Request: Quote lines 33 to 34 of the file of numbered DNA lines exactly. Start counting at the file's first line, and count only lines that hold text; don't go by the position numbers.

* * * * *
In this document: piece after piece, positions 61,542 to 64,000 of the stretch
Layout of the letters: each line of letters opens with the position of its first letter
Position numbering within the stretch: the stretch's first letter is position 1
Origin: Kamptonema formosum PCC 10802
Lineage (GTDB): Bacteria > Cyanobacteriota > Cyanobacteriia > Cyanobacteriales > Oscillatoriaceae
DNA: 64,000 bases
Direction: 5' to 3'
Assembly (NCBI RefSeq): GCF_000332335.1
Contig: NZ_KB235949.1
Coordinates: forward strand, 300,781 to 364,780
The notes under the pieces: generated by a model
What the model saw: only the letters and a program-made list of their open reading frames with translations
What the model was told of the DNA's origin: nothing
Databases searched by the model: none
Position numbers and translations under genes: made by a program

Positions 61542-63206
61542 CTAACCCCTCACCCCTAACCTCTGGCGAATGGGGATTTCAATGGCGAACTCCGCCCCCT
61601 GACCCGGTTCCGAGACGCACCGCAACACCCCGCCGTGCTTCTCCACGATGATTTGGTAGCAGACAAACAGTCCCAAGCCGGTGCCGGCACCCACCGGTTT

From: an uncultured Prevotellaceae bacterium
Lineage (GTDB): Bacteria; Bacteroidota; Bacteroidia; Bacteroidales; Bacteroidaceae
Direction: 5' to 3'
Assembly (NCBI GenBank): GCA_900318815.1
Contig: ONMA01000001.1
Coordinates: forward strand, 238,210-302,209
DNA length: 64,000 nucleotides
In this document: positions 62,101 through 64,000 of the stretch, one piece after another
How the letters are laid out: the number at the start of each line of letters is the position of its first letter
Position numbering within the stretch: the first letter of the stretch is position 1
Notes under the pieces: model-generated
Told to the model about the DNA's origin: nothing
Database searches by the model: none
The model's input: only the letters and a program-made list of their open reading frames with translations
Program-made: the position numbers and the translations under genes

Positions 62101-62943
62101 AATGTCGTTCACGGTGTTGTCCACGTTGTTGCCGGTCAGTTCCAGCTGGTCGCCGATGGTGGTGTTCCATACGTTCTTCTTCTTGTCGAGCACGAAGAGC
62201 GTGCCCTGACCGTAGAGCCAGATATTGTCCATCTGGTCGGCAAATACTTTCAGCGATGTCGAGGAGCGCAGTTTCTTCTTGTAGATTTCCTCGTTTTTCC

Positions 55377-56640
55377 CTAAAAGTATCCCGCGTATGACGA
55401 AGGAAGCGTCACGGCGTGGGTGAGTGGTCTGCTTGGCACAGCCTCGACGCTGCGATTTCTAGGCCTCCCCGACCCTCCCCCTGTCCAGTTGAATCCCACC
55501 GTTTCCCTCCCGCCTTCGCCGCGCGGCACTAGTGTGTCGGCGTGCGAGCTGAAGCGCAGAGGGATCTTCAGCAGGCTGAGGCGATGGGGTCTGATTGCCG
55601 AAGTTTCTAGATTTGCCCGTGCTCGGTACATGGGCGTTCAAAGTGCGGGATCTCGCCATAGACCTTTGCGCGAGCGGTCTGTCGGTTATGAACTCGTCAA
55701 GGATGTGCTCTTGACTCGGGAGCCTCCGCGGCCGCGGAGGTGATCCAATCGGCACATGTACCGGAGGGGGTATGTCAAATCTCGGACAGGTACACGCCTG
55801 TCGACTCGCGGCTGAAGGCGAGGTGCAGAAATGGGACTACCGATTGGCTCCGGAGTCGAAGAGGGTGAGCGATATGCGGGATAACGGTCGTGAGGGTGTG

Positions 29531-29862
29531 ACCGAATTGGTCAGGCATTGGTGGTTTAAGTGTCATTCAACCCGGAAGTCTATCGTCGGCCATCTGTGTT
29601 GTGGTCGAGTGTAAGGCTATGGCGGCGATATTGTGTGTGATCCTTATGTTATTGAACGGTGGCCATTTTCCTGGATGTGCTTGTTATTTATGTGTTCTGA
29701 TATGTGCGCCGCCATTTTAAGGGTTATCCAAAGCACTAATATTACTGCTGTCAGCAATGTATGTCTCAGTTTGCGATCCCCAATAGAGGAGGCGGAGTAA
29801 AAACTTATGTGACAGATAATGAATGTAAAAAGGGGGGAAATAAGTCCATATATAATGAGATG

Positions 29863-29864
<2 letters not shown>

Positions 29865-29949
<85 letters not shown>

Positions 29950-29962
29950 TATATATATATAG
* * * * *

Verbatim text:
Program-made: the position numbers and the translations under genes

Positions 62101-62943